Unaccompanied children from Central America will find a tough time getting the asylum they are seeking in the United States, despite the violence and trauma they may have experienced.

Those seeking asylum from the gang-torn countries have a high legal standard to meet.

For someone seeking asylum based on political opinion, the gangs they are fleeing have not been legally classified as political entities, even though they can control regions and politics and often operate as quasi-governmental groups, said Deepinder Mayell, director of the refugee and immigrant program for the Advocates for Human Rights, a Minneapolis-based organization that has been assisting the children and their families locally.

Women and girls subjected to gender-based persecution, including sexual assault, slavery and abduction, are often not recognized as asylum seekers unless the violence results from domestic assault.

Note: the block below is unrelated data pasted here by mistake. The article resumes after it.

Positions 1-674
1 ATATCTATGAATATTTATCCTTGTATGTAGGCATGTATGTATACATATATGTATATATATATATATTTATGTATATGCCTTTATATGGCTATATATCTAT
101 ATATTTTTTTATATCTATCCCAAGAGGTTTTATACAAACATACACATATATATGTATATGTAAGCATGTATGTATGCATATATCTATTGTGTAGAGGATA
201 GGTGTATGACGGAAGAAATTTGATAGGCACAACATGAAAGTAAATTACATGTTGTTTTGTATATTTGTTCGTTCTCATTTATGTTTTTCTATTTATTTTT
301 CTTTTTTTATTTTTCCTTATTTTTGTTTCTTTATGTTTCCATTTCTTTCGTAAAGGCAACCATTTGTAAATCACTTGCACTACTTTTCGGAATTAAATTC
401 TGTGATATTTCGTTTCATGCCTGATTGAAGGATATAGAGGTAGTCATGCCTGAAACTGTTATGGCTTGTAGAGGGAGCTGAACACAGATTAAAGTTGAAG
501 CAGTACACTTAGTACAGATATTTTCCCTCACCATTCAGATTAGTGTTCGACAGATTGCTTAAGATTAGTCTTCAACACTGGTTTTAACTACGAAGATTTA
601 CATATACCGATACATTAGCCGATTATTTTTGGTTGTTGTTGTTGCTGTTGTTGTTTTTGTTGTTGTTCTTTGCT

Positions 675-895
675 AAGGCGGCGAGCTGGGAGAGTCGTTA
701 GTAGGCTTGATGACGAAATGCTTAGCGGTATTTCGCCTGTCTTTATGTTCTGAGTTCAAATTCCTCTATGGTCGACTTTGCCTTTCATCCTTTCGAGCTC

In addition, children claiming trauma must meet the same standard of proof in court as adults. But, like adults in immigration court, they have no right to an attorney. Children may have a difficult time identifying their persecutors and articulating what was done to them, said Mayell, who recently wrote on the subject for the Advocates for Human Rights website.

“For most of these people asylum might be the only option, and when it comes to asylum the legal definition and case law that surrounds it is very challenging,” he said.

Another option, called Special Immigrant Juveniles Status, is even more problematic, he said. In those cases, a state court has to rule whether a child has been abandoned or neglected and there has to be another guardian willing to step in, requiring another layer of court action.

Children involved in the surge will be scheduled for a master calendar hearing in immigration court, put on an expedited docket and probably will expect to have a final hearing on their status within a couple of months, far faster than the usual process, Mayell said.